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HOLT: Arctic oil and gas exploration could revitalize West Coast
Remove stifling energy regulations for economic growth
Question of the Day
The United States took a giant step toward securing its energy future this month with the initiation of drilling exploratory wells in the Beaufort and Chukchi seas. The development of these wells marks the first time in nearly two decades that multiple oil drilling rigs have been working off Alaska’s shore simultaneously. While this may seem like a minor development, it has the potential to profoundly change America’s economic and energy future.
This begs the question, how can two oil wells have such a significant impact on the energy future of the United States? The answer lies in the abundance of the resources being tapped. Federal officials estimate the Chukchi and Beaufort seas could contain upward of 27 billion barrels of oil and 132 trillion cubic feet of natural gas. Put another way, that’s the largest untapped source of proven oil reserves in North America.
For the West Coast in particular, these resources represent a tremendous economic opportunity that could provide the foundation for the region’s future. After all, development is expected to provide more than 50,000 jobs nationwide, significant state and local government revenues, and a more affordable and reliable source of energy for the entire West Coast, one of the largest economic regions of the United States.
A more affordable source of energy is critical to the western United States’ long-term success, as the region currently must import more than 1 million barrels of oil a day to meet its energy needs. After being self-sufficient in the 1980s, the West Coast has quadrupled its reliance on OPEC over the past two decades.
The production of oil and gas resources in Alaska’s North Slope is also critical for the longevity of one of our nation’s most critical infrastructure assets, the Trans-Alaska Pipeline System. With Prudhoe Bay production declines, the volume of oil transported through the pipeline has dropped to an average of 595,000 barrels a day. Operating at such a low capacity could force the pipeline to close because of weather challenges. If this happens, the main source of domestic crude oil to Western refineries would be sacrificed, and the West Coast’s economy would suffer.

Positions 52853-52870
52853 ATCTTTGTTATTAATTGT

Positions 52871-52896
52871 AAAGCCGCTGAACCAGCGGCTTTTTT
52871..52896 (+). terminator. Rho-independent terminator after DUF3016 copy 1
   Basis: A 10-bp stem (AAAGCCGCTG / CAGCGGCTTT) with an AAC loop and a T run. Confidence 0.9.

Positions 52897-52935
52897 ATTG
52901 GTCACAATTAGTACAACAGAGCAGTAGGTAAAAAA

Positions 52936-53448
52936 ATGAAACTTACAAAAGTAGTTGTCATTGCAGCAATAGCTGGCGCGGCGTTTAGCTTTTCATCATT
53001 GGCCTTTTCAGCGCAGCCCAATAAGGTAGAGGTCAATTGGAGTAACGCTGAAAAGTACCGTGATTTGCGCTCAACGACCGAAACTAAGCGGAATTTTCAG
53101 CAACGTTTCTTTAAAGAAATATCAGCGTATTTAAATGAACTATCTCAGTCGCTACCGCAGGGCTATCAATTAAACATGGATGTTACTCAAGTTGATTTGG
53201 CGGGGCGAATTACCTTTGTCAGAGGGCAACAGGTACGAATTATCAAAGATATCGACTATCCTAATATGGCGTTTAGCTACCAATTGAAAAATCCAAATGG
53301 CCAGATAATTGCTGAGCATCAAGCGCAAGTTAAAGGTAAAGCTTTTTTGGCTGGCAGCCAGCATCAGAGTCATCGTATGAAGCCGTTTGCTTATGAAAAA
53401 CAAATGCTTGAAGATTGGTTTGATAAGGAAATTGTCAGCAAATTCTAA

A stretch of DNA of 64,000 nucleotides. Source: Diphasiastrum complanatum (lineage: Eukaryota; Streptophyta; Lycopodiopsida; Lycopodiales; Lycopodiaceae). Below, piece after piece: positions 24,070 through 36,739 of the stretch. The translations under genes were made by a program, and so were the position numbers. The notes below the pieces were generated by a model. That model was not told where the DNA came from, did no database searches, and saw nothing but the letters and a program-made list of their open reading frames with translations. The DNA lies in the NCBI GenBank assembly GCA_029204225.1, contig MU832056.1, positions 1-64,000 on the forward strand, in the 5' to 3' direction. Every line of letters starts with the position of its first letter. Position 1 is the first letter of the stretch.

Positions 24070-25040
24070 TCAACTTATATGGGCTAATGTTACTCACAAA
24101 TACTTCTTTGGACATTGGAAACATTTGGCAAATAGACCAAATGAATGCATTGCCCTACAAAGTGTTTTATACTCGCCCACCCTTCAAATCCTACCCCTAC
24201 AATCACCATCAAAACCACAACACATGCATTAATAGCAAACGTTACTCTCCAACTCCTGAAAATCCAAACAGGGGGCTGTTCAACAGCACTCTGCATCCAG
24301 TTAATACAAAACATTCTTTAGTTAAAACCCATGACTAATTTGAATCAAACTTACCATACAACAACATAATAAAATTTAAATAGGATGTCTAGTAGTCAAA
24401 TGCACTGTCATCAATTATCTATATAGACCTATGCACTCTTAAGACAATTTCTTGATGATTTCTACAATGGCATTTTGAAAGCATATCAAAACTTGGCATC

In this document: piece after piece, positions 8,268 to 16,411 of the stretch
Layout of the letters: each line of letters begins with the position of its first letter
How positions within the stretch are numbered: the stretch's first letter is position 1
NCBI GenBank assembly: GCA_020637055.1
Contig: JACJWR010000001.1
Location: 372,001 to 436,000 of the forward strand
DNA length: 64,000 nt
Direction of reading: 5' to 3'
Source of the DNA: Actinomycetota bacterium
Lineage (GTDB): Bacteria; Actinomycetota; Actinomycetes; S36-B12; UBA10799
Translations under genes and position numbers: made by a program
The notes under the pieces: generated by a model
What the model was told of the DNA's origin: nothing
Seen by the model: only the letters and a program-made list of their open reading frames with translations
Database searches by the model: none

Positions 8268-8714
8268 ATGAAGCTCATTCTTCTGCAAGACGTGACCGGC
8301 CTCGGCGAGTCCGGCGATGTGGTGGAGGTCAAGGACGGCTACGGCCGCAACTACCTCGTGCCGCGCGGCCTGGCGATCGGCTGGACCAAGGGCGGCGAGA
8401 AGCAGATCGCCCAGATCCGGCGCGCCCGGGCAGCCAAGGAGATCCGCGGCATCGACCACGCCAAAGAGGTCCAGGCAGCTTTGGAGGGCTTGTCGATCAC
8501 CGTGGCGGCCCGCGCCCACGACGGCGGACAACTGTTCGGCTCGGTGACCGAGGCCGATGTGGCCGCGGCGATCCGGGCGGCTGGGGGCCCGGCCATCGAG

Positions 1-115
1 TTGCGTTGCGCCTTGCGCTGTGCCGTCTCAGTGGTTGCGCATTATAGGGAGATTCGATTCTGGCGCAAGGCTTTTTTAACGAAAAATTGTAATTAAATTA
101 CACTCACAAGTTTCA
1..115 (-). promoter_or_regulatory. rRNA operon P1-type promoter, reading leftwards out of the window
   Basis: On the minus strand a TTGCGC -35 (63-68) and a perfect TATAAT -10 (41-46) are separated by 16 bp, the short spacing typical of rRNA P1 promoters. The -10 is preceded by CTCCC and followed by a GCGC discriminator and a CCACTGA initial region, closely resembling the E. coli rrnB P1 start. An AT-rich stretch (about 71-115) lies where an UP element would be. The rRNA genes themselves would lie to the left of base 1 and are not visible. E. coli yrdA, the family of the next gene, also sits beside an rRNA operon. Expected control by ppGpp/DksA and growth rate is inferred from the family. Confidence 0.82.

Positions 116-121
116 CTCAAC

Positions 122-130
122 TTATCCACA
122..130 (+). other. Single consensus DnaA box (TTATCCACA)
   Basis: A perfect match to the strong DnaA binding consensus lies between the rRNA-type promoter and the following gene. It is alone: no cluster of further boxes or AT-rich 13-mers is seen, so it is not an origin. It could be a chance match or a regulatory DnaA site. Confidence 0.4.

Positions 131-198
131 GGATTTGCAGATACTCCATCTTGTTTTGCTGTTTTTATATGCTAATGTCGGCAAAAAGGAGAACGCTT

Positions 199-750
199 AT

The road that led to this situation was paved with a combination of prohibitive regulations, declining production and the lack of a national energy plan. This didn’t begin with the current president, but he hasn’t helped much, either. Since President Obama took office in 2009, oil production on federal lands has reached its lowest point in nearly a decade. Last year alone, production on federal lands dropped 13 percent, and federal offshore production dropped by 17 percent.
While the president approved the operations in the Arctic, it took him four years to do so, and final approvals came only after strident objections of opponents that the administration failed to rein in.
These opponents would like us to believe it’s too risky to safely explore the Arctic. They argue we should forget about these resources that are nearly a quarter of our known, technically recoverable Outer Continental Shelf reserves.
While opponents are concerned with the safety of the Arctic’s sensitive ecosystem, it is unfair to assume the oil and gas industry does not share the same sentiment. For companies such as Royal Dutch Shell PLC, the launch of this project is the culmination of more than $5 billion in investments and six years of preparation, which have enabled the project to receive approval from the Environmental Protection Agency as well as multiple other federal agencies with oversight of the operations.
Commandant of the Coast Guard Adm. Robert J. Papp Jr. has stated his belief that both the industry and the Coast Guard are ready for the task. “[Shell] truly did their homework, I believe,” Adm. Papp said, “and I think they are going to be well prepared.”
Other Arctic nations — including Canada, Russia, Norway and Greenland — already have established or will soon establish Arctic offshore oil and gas programs. In fact, the United States is one of the last nations to tap into the resources off our own coastline. Doing so is a critical part of any “all of the above” energy portfolio.
Technological advances have led to the shale revolution, and they are enabling Arctic exploration as well. As a world leader, the United States needs to seize this opportunity to raise the bar for responsible energy production that will propel our economy forward. We can no longer afford to block access to our natural resources, placing our own economy and quality of life at risk. In the case of Arctic oil and gas programs, the economic health of the entire West Coast of the United States is at stake — which, in California, includes the world’s ninth-largest economy.
David Holt is president of Consumer Energy Alliance.
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